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Several months ago I transitioned from using Firefox as my primary browser to Chrome. I wasn’t sure if I’d be able to make the switch, or if there was any point in changing, but I did. Among the reasons for my switch was the fact that Firefox has always been, and continues to be, an enormous memory hog. No matter how many time Mozilla announces that the latest version of Firefox is less memory hungry it doesn’t seem to matter on any PC I use. Firefox routinely gobbles up anywhere from half a gig to a gig and half of memory. The nail in the coffin was when Google killed off support for their toolbar (which I used all the time) so it was then that I decided I’d have a go at using Chrome full time.

My biggest requirement was that I needed a tool similar to the excellent Firebug add-in to do development work. Being that Chrome has a developer console built-in without the need for an extension was a big plus and it was quite easy to make the jump after that. Plus, Chrome is very fast at everything it does.

My two biggest gripes with Chrome are a) no print icon (still!) and b) no basic way to get a list of the sites I most recently visited. For example, on Firefox you can click the down arrow at the end of the address bar and see a quick list of recently and frequently visited sites. On Chrome you have to either open a new tab or start typing to do this.

However, there is a new feature in Firefox that I like and hope to see in all other browsers soon: Responsive Design View. Responsive Design View (RDF) has been in Firefox since version 15 arrived a few months ago. Basically what RDF allows you to do is easily re-size your browser to see how a site looks at different sizes without having to re-size the window and messing up all your other open tabs. In Mozilla’s words, “With the Responsive Design View, you can work on your designs without constantly pulling out your mobile phone to see how it looks. And, you can try out your designs without shrinking your browser’s tools, toolbars and other tabs.” This is a great little tool for developers and designers. My only suggestion is that they allow you to edit the profiles they’ve included, instead of just listing the resolutions. For example, instead of just “960×720”, I’d like to name that “iPod Touch”. That and the ability to save specific resolutions instead of having to drag the side of the window every time I need a resolution that isn’t listed in the drop down menu. Now I have yet to do much in the way of responsive design, however I can see this being a very valuable tool to have when the time comes. Worth checking out.

Long time no see

Wow, I can’t believe the last post I made was way back before summer. While I intended to take a little time off, I didn’t think that I had that that much time slide by. I guess my workload has gotten the better of me. But not to fear, there’s always plenty to talk about. One topic I’ve been trying to get more into is Git. Slowly over the past few weeks I’ve been building a document that will act as a series of posts to introduce novices and newbies to the world of versioning. If you’re like me, you’re extremely used to doing most of your work via a GUI and having to deal with the command line feels like stepping back in time. My tutorial on Git will help get you through that fear and show you how valuable it can be for just about any coding you do.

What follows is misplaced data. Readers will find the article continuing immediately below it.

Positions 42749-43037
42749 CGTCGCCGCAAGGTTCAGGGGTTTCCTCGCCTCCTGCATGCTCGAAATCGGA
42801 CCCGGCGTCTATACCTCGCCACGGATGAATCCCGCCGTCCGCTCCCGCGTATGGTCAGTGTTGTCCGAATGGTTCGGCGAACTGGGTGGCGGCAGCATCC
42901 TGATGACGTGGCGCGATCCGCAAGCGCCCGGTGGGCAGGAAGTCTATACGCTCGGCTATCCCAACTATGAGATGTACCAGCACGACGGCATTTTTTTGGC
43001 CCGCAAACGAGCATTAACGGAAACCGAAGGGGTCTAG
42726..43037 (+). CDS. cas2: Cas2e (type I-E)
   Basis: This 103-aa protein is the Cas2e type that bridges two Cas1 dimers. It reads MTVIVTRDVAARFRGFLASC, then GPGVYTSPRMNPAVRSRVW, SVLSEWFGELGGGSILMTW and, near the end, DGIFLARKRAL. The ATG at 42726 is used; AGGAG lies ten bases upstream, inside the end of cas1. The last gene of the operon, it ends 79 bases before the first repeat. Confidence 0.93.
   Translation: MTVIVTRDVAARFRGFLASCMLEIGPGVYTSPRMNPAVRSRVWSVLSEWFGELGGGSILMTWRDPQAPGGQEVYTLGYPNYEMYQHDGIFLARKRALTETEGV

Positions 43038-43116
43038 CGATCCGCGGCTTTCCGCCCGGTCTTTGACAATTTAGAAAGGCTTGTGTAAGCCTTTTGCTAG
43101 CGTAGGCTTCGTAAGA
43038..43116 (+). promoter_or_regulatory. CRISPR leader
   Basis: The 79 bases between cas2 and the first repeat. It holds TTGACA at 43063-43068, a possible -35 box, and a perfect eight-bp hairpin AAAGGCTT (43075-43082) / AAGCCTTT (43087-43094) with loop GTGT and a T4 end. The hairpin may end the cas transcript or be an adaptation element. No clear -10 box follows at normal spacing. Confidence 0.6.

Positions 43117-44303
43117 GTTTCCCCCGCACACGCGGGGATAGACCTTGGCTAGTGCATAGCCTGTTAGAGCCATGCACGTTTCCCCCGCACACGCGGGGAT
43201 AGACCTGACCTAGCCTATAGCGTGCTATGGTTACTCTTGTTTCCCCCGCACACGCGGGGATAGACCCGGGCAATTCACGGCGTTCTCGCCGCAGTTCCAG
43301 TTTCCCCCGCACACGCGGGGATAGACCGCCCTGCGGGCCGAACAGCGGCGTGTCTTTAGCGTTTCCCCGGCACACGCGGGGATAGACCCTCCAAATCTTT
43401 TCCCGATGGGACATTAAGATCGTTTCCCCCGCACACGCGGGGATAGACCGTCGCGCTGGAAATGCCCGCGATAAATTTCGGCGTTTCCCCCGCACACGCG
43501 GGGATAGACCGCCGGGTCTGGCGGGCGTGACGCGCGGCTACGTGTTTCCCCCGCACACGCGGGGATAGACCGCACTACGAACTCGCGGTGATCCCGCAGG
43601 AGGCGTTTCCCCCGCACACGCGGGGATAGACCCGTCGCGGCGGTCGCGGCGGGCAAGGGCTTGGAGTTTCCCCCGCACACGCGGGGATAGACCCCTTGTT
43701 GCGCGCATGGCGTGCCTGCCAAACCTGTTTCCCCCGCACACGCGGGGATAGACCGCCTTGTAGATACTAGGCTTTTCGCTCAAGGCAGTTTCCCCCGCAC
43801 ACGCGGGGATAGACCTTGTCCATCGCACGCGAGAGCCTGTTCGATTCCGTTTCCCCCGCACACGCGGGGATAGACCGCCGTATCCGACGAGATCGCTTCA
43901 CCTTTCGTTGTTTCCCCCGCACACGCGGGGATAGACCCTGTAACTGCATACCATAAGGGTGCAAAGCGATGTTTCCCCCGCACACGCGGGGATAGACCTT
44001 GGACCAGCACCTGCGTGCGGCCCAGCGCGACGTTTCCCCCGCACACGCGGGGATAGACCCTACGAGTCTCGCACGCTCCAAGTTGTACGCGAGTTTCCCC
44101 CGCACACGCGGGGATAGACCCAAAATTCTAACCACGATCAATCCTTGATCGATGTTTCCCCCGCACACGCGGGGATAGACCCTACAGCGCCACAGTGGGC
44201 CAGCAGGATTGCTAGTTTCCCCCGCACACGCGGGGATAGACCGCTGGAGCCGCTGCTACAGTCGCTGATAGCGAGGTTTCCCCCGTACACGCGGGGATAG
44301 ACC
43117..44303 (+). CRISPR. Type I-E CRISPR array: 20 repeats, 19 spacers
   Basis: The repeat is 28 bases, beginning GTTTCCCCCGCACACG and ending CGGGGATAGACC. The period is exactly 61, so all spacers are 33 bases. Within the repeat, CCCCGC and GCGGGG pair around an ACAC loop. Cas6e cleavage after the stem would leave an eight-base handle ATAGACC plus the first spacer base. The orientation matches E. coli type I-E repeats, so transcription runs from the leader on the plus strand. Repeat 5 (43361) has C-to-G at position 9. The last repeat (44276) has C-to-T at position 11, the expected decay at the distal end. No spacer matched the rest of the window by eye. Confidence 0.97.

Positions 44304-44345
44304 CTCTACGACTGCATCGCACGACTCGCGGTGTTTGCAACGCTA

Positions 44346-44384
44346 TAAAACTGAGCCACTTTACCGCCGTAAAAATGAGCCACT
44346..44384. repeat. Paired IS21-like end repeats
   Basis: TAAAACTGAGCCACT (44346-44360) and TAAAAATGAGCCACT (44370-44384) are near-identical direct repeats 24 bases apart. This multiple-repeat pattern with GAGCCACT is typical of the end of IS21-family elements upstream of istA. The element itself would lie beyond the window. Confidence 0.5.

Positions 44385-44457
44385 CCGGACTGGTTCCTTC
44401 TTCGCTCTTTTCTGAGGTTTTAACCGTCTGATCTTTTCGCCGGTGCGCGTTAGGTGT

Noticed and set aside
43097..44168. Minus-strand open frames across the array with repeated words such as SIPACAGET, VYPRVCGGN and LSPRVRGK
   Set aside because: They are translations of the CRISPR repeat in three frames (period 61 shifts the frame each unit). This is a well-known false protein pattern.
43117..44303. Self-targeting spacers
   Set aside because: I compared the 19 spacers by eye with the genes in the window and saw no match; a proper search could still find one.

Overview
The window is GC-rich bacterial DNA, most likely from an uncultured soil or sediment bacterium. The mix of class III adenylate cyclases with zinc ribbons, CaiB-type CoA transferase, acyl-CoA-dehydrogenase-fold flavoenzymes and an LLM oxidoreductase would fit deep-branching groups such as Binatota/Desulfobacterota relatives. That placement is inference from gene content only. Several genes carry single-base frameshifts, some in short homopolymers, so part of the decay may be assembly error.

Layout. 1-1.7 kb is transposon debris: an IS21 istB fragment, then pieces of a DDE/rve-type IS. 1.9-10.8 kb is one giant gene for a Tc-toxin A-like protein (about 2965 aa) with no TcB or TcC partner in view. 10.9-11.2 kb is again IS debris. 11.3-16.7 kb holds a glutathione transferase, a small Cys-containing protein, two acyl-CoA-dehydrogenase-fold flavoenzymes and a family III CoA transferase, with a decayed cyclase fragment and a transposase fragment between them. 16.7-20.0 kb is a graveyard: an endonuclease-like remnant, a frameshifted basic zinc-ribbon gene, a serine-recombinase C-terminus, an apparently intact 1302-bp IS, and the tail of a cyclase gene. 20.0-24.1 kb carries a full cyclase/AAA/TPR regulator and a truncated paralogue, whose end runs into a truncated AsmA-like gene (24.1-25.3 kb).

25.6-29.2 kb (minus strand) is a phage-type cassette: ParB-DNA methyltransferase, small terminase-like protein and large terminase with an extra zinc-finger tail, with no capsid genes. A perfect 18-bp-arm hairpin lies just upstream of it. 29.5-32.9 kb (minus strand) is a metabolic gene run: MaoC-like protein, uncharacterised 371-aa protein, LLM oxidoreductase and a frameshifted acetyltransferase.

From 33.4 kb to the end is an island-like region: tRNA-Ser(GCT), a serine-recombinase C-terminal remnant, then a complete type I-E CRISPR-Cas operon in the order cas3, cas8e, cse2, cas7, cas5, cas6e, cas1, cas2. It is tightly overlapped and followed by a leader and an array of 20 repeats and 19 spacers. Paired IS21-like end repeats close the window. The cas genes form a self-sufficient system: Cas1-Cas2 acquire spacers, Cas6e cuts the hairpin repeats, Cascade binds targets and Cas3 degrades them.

Next up I plan to update some of the older plugins here and re-factor the code to make them leaner and friendlier across more devices while retiring some others. And as always I’ll be sure to post my impressions on stupid web trends (can we stop vertical parallax scrolling please?), my impressions of stackoverflow, and interesting videos. And feel free to contact me if you would like me to cover any specific topics.

Microsoft recently announced that they were dropping the Aero UI from their next version of Windows. Add to this the fact that Windows 8 seems squarely targeted at tablets over desktops and laptops with its Metro UI, and that Windows 7, a worthy successor to Windows XP (suck it Vista), is still what I would consider new and very usable OS; I predict that most consumers and businesses will ignore Windows 8. You can count on Microsoft touting sales figures when it does come out, which (if you look closely enough) will come primarily from sales of new PCs that will have Windows 8 forced onto it. XP was good. 7 is good. 8 looks like a mess. Need more proof? Read this.

Who doesn’t love free stuff? Most of the time the saying “you get what you pay for” applies, but every once in awhile sometimes you do get a free lunch. Whether it’s testing jQuery code, checking to see how a site looks in different browsers, or coming up with a color scheme, the following free tools have been extremely valuable in helping me get my work done.

VirtualBox

Originally developed by Sun, Oracle’s VirtualBox is a great piece of free software.Let me repeat that. Great piece of free software. It’s so good they should charge for it. Really.  In case you’re unfamiliar with VirtualBox or virtualization in general, what VirtualBox does is allows you to turn one computer into as many different computers as you like by giving you the ability to run almost any operating system as if it were an application. No dual booting, no partitioning, no reformatting. You can create and destroy virtual machines at will.

So why is this great? Continue Reading »

jQuery has about a half dozen methods for retrieving AJAX data (XML, JSON, JSONP, script, HTML, or text). Most of these methods are shorthand for jQuery’s all-singing, all-dancing .ajax() method. So how is a developer supposed to know when to use one of the more basic higher-level methods versus when to use .ajax()? Continue Reading »

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